Thu, Dec 25, 2008 - Page 6 News List

Palestinian militants bombard Israel with mortars

REVENGE Hamas said the attacks were retaliation for the deaths of three fighters. The Israeli military said 10 mortars and three rockets were fired at southern Israel


A Palestinian boy sells cylinders of cooking gas, brought into the Gaza Strip from Egypt through a tunnel, on a street in Gaza City on Tuesday. Gazans are working around Israeli sanctions by smuggling in supplies.


Palestinian militants in the Gaza Strip bombarded southern Israel with mortars and rockets early yesterday, burdening diplomatic efforts to revive a truce that expired over the weekend.

Hamas, the Islamic militant group that rules Gaza, said the bombardment came in retaliation for the deaths of three of its fighters in a clash with Israeli troops late on Tuesday. Israel said the militants were planting explosives in northern Gaza along the border fence.

The Israeli military said that 10 mortars and three rockets were fired at southern Israel on Tuesday and early yesterday.

No injuries were reported from the barrages, which militants said were carried out by Hamas and two smaller factions.

Before the violence resumed, Israel had agreed to crack open cargo crossings with Gaza yesterday to allow in a limited amount of food, medicines and fuel from Egypt. But military spokesman Peter Lerner said the passages would remain closed in light of the militant barrages.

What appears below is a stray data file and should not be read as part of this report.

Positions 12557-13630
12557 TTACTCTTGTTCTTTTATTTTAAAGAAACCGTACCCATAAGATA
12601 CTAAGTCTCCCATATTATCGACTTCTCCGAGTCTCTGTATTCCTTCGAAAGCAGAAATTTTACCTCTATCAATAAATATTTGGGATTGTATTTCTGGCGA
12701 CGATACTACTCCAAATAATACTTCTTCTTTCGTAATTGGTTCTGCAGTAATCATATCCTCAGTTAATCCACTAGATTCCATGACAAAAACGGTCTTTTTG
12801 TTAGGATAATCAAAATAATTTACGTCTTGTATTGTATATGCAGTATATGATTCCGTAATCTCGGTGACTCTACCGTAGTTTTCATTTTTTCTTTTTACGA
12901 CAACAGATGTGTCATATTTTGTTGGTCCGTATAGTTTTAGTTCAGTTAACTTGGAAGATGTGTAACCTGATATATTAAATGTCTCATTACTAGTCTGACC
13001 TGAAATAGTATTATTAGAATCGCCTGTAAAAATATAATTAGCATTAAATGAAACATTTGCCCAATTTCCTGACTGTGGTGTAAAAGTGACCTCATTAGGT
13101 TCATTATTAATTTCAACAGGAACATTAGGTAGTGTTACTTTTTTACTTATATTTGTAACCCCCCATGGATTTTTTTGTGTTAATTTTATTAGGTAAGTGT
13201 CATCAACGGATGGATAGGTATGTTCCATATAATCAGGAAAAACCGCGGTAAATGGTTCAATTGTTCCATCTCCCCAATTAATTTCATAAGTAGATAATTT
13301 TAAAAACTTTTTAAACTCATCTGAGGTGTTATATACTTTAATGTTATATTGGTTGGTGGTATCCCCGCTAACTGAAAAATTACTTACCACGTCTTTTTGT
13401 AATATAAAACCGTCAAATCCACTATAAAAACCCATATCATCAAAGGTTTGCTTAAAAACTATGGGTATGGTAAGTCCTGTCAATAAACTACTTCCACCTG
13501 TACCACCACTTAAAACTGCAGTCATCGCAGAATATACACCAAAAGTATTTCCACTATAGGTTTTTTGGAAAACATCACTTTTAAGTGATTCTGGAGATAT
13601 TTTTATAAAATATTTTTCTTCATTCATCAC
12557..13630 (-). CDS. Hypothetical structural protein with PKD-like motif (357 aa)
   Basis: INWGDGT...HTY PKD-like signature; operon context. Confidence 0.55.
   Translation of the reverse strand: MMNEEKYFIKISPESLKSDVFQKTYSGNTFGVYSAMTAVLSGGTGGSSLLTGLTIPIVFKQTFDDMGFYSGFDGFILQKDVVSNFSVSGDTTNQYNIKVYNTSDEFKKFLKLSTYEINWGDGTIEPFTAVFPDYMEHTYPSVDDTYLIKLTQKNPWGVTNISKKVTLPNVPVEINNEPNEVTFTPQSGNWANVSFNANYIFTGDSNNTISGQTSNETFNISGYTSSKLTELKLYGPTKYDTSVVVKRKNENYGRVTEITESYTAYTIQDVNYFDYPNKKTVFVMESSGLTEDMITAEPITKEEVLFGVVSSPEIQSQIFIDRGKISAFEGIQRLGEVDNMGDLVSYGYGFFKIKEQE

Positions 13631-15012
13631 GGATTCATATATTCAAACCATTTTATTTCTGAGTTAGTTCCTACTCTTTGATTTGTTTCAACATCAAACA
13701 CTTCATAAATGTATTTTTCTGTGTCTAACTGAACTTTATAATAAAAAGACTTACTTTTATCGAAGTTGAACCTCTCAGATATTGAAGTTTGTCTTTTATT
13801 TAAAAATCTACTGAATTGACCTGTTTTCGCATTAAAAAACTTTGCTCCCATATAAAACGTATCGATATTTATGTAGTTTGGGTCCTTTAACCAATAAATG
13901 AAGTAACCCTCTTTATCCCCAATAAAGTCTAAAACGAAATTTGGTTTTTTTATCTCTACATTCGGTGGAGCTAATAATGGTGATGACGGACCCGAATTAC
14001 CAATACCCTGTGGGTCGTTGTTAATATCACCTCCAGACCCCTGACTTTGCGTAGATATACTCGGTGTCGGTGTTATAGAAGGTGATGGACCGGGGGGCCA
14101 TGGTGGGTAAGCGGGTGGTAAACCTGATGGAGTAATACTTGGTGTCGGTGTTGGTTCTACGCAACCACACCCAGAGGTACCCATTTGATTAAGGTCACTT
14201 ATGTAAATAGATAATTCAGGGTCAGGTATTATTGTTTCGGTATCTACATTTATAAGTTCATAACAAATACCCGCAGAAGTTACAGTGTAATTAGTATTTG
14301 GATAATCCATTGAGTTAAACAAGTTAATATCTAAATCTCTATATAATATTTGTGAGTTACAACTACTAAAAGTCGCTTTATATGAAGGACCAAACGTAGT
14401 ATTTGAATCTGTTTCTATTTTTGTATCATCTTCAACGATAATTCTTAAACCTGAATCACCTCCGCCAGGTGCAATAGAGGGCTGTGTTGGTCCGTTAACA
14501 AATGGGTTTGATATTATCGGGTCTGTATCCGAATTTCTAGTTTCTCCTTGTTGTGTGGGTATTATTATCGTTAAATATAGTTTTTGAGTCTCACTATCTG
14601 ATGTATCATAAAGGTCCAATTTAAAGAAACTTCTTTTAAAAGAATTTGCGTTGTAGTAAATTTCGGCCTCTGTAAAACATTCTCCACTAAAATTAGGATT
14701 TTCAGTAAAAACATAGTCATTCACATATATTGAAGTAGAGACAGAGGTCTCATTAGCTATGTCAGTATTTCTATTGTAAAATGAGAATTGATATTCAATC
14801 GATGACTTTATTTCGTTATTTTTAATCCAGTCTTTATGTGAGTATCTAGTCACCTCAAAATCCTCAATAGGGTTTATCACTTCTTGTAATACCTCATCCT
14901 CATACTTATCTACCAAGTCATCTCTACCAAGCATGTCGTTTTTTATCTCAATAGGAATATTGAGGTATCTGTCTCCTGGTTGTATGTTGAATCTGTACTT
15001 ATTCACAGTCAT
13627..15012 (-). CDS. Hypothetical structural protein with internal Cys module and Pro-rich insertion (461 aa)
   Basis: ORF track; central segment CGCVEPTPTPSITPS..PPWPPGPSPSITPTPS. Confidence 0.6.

Israel has maintained a strict blockade of Gaza since the cease-fire began unraveling six weeks ago, allowing in only small quantities of essential goods. Egypt has similarly sealed its border crossing with the territory.

The sanctions have deepened the destitution in Gaza, home to 1.4 million Palestinians who are confined to the tiny coastal strip.

Gazans have worked around the choking off of supplies by bringing in goods through tunnels dug under the Gaza-Egypt border.

So far the number of rockets and retaliatory Israeli air strikes has not approached the pre-truce level, feeding hopes that the ceasefire can be resumed. Both sides have expressed willingness to consider reviving it.

Egypt, which mediated the expired truce, is leading the diplomatic efforts to renew it.

Today, Israeli Foreign Minister Tzipi Livni is to meet with Egyptian President Hosni Mubarak in Cairo.

Alongside talk of restoring the truce, Israel is preparing for an escalation of violence.

Israeli leaders have approved a large-scale military operation to stop the rocket fire, but are reluctant to press ahead with a campaign sure to exact heavy casualties on both sides.

Past incursions have not halted the barrages, and defense and political officials fear anything short of a reoccupation of Gaza would fail to achieve the desired results.

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